Have you seen all those English-speaking movies where characters kiss each other after the famous countdown? Well, it is a long-held tradition that dates back to ancient Rome as some historians say. The Romans knew how to party, and would throw a big celebration every year called the Festival of Saturnalia. Presumably, a lot of debauchery and kissing would happen, and this tradition filtered down to the rest of Europe. But there are other theories, check them out in the following link.
Christmas traditions around the world are diverse, but share key traits that often involve themes of light, evergreens and hope. Probably the most celebrated holiday in the world, our modern Christmas is a product of hundreds of years of both secular and religious traditions from around the globe, many of them centered on the winter solstice. Discover the origins of Christmas traditions from around the world like the Yule log, carolling and candy canes and learn how Christmas is celebrated “Down Under.”
There is an art to anger. From a furious Christ pummelling merchants in a 14th-Century fresco by Giotto to a window-smashing spree in Beyoncé’s 2016 music video Hold Up, cultural history is punctuated with punchy images that are more than a little hot under the collar. Such works see wrath and rage not as the shameful antitheses of composure and control but as raw and vital in comprehending who we are. Rarely as celebrated or adored as works devoted to love and affection, these studies in abject aggression are no less profound in their meditation on the full palette of pigments with which we paint ourselves into being. Anger may not be angelic, but it is human and deserves some respect.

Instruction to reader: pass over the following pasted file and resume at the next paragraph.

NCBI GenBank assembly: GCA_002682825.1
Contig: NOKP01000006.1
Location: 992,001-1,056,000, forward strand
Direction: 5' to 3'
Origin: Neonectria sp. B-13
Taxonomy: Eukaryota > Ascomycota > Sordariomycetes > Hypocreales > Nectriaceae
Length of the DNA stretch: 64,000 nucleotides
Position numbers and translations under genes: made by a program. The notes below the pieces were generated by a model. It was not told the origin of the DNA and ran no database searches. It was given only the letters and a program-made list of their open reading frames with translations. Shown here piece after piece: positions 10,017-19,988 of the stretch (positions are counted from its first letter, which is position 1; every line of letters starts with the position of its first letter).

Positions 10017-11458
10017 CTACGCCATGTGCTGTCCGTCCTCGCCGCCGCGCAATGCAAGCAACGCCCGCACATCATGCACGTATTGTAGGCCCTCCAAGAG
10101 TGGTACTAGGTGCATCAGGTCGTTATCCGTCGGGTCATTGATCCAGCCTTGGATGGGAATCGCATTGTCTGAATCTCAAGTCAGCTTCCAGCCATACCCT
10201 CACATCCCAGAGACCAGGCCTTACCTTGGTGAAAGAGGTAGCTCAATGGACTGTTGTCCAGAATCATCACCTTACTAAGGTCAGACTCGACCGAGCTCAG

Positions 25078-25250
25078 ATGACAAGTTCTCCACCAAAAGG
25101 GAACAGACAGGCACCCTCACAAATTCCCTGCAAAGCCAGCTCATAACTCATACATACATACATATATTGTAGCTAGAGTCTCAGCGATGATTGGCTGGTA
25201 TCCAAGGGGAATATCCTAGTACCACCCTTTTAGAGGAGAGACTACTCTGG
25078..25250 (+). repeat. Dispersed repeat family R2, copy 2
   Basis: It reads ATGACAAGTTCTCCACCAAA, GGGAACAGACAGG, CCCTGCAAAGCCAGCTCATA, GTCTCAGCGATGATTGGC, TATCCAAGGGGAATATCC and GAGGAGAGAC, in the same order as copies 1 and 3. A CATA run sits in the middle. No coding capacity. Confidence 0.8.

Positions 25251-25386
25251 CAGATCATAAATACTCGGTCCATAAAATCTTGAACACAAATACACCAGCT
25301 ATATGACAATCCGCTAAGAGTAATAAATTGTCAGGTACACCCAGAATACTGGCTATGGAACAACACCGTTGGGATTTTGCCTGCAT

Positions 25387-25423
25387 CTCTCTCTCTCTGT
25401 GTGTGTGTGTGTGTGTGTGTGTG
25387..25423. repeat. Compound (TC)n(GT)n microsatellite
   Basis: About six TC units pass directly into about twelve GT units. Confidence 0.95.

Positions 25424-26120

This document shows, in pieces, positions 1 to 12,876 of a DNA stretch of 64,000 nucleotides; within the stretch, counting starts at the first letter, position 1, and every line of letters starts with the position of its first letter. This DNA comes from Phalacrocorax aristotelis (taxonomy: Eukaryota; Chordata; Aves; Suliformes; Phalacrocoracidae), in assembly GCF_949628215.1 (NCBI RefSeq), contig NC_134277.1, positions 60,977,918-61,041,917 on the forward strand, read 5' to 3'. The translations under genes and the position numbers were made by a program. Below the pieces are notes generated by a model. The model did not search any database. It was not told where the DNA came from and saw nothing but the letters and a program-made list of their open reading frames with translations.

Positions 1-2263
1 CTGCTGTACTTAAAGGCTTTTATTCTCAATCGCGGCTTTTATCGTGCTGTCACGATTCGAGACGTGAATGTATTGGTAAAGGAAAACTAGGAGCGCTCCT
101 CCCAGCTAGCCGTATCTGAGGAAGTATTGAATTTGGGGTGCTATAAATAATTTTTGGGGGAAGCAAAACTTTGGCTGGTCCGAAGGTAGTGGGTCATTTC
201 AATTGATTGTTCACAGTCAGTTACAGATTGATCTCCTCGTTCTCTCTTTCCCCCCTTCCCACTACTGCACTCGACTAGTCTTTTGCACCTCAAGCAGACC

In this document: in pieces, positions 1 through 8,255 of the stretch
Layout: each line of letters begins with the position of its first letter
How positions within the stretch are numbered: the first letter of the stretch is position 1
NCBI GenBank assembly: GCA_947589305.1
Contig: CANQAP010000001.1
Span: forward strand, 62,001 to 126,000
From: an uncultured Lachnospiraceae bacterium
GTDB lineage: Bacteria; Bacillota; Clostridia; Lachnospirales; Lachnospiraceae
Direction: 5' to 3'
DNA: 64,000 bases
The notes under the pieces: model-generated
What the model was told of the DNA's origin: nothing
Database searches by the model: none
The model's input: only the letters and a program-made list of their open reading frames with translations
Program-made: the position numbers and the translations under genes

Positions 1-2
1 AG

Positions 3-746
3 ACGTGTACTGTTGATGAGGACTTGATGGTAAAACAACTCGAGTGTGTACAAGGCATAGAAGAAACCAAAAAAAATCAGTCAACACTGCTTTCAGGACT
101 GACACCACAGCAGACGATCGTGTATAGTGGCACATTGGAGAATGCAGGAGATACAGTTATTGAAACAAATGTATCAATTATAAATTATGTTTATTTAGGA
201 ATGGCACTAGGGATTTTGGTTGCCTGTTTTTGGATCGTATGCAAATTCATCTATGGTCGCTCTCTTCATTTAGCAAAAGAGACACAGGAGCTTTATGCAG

From the time they are toddlers, children are naturally interested in exploring their environment. From examining a blade of grass to playing with the family pet, toddlers want to know how everything works, feels and tastes. According to experts, it’s not until later that they learn to do something – like sit quietly at a snack table – in order to gain a reward or avoid a punishment. These two drivers of behaviour are known as intrinsic motivation (natural curiosity) and extrinsic motivation (linked to reward). But which is better for helping children learn – and can you nurture a joy of learning without handing out rewards?
Have you bought anything during this Black Friday or Cyber Monday? If so, this news is of interest to you. And if you haven’t bought anything, too. It is Black Friday week and in shop windows, across websites, on the radio and in your email inbox will be discounts to tempt you. Shoppers are expected to splurge almost £8bn online alone. But all those deals may not all be what they seem. The BBC’s Consumer Affairs correspondent, Colletta Smith, visits Bangor University’s consumer psych lab to learn just how we’re all influenced by taking three tests that will show the extent to which we are sucked in.